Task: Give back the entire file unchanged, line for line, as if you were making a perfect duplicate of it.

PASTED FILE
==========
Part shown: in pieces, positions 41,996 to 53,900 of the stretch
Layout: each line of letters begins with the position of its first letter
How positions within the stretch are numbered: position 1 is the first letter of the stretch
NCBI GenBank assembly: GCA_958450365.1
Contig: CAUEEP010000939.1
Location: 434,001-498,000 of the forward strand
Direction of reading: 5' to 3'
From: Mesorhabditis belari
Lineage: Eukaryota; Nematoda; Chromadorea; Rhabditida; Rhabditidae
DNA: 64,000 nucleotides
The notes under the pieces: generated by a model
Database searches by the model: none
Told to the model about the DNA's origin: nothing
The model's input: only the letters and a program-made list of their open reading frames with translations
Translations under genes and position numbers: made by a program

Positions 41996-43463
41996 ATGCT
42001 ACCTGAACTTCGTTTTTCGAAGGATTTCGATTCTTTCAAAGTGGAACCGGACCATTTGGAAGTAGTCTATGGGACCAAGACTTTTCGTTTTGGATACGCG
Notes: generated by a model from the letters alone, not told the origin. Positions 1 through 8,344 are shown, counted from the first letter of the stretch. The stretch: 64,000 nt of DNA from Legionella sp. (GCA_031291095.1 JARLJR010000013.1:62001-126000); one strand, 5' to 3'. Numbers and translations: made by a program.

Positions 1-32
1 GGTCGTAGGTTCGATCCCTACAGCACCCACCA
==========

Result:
Part shown: in pieces, positions 41,996 to 53,900 of the stretch
Layout: each line of letters begins with the position of its first letter
How positions within the stretch are numbered: position 1 is the first letter of the stretch
NCBI GenBank assembly: GCA_958450365.1
Contig: CAUEEP010000939.1
Location: 434,001-498,000 of the forward strand
Direction of reading: 5' to 3'
From: Mesorhabditis belari
Lineage: Eukaryota; Nematoda; Chromadorea; Rhabditida; Rhabditidae
DNA: 64,000 nucleotides
The notes under the pieces: generated by a model
Database searches by the model: none
Told to the model about the DNA's origin: nothing
The model's input: only the letters and a program-made list of their open reading frames with translations
Translations under genes and position numbers: made by a program

Positions 41996-43463
41996 ATGCT
42001 ACCTGAACTTCGTTTTTCGAAGGATTTCGATTCTTTCAAAGTGGAACCGGACCATTTGGAAGTAGTCTATGGGACCAAGACTTTTCGTTTTGGATACGCG
Notes: generated by a model from the letters alone, not told the origin. Positions 1 through 8,344 are shown, counted from the first letter of the stretch. The stretch: 64,000 nt of DNA from Legionella sp. (GCA_031291095.1 JARLJR010000013.1:62001-126000); one strand, 5' to 3'. Numbers and translations: made by a program.

Positions 1-32
1 GGTCGTAGGTTCGATCCCTACAGCACCCACCA